Math Seminar Series

Throughout each semester Gonzaga's Mathematics Department hosts math talks (colloquia).  These talks are directed towards Mathematics majors but are usually accessible at a variety of levels.  If you have questions or are interested in presenting contact Dr. Hays Whitlatch.


Upcoming Talks

Careers in Science presented by Provost Sacha Kopp (Gonzaga University)

  • Co-sponsored by the Physics Department, Provost Kopp will talk about careers in science, how one gets started, what’s invigorating about doing science, and what are some options for careers post graduation. A Q&A session will follow the talk.

Thursday 20 October 2022 in JEPSON 114 Wolff Auditorium.  Pizza and light beverages will be offered from 3:30pm - 4:00pm, followed by the talk from 4:00pm - 5:00pm.  Bring your friends and classmates!


Past Talks

RITHMOMACHIA: A Proposal of Rules and Progressions for Victory presented by Rie Durnil.

  • Rithmomachia is an ancient mathematical strategy game that gradually disappeared after the Renaissance leaving inconsistent interpretations of the rules and the number of ways to achieve victories. As a basis for further research, Dr. Tomás Guardia and I propose a set of rules in hopes of creating an academic discussion to establish a final set that is both historically accurate and player friendly. Our current research on mathematic progressions within the game will also be discussed.

The Future of Governing Equations presented by J. Nathan Kutz (University of Washington)

  • Machine learning and AI algorithms are transforming a diverse number of fields in science and engineering. This is largely due their success in model discovery which turns data into reduced order models and neural network representations that are not just predictive, but provide insight into the nature of the underlying dynamical system that generated the data. We introduce a number of data-driven strategies, including targeted uses of deep learning, for discovering nonlinear multiscale dynamical systems, compact representations, and their embeddings from data. Importantly, data-driven architectures must jointly discover coordinates and parsimonious models in order to produce maximally generalizable and interpretable models of physics-based systems and processes.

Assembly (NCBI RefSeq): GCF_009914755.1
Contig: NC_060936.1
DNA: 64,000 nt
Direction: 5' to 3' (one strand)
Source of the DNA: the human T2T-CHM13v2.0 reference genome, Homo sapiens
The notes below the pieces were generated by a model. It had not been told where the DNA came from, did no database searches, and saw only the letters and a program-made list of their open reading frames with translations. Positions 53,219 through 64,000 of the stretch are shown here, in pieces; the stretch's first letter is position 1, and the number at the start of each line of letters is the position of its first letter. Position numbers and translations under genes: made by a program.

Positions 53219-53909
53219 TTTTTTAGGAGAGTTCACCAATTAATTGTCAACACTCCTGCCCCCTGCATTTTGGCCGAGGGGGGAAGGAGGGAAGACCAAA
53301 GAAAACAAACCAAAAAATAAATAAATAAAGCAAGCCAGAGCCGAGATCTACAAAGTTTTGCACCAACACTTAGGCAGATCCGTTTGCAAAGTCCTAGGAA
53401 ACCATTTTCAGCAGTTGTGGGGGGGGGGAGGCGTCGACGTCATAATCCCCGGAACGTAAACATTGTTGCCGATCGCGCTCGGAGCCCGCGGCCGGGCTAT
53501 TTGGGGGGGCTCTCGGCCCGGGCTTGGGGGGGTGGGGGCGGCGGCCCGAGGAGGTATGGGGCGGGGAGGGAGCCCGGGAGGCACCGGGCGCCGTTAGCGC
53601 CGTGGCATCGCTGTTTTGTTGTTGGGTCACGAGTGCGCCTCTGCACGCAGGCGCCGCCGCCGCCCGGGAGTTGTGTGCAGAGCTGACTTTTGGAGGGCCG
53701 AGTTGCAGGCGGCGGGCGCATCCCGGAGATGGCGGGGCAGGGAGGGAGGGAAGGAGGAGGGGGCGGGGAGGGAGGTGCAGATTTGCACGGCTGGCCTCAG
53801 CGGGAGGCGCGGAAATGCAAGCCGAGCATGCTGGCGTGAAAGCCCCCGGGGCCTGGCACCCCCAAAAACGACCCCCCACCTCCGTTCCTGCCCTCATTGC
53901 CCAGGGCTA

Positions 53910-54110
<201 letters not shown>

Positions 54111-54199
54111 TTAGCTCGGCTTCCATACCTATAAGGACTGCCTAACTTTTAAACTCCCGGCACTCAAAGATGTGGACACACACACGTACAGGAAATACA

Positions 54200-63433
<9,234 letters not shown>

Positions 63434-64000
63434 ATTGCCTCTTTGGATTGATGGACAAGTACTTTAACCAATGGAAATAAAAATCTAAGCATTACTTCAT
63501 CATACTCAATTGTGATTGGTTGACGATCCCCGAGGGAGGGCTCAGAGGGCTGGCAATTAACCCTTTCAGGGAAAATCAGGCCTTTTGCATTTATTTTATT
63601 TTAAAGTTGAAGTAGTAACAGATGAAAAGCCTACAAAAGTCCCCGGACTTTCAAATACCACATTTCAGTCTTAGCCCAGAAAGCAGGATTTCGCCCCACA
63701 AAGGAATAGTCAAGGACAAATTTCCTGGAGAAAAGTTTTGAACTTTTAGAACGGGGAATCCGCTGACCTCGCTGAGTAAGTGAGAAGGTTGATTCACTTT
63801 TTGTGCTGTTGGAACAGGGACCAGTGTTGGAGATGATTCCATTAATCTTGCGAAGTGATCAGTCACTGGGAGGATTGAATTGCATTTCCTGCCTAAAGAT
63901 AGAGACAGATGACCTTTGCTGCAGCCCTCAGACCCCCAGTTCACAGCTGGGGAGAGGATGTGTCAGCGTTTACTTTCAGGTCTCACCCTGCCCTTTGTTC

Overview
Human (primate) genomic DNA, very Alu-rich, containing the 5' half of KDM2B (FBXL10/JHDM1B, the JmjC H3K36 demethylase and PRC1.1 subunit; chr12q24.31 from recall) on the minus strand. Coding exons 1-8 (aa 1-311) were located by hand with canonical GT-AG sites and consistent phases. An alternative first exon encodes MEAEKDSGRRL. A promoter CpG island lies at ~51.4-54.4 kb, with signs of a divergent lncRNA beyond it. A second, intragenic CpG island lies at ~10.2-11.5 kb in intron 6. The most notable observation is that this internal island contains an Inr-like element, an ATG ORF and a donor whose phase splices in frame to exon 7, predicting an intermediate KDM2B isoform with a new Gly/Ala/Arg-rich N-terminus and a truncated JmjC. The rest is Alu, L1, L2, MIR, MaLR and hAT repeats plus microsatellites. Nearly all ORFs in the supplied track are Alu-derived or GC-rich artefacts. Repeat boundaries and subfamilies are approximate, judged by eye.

Dissecting Graphs presented by Ann Clifton (Louisiana Tech University)

  • Graphs are used to model a wide range of phenomena from social networks to the structure of chemical compounds.  In a social network, we may want to divide the group into teams that share some special characteristics.  In a chemical compound, we may be interested in certain types of substructures.  How far can these divisions be taken while preserving the desired characteristics?We model this question by asking which graphs have an equitable dissection.  An equitable dissection of a graph on n vertices is an iterative partitioning of the vertex set into two disjoint balanced subsets so that the induced subgraphs are connected.  We say a graph is equitably dissectable if the iteration results in n isolated vertices.  We will present some recent results and questions for future work.

Inventing the Future of Medical Imaging with Mathematics presented by Dr. Melody Alsaker 

  • When most people think of medical imaging modalities such as CT, MRI, or ultrasound scans, they probably don't think about mathematicians being involved in the development of these important life-saving technologies. Medical imaging is part of a large and dynamic field of applied mathematics known as "inverse problems." This talk will provide an introduction to the idea of an inverse problem, and we will touch on the mathematics behind a few modern medical imaging technologies, including my own area of research, Electrical Impedance Tomography (EIT).

A Taste of Equivariant Topology presented by Dr. Eric Hogle     

  • Equivariant topology studies moving shapes. Some very simple questions about how shapes can move haven't been answered until quite recently. You might think it would be hard to understand research that hasn't even been published yet, but come give it a try! If you can imagine a donut, you can learn something only a handful of people on earth know.






Want to connect with the Mathematics Department?

502 E. Boone Ave.
Spokane, WA 99258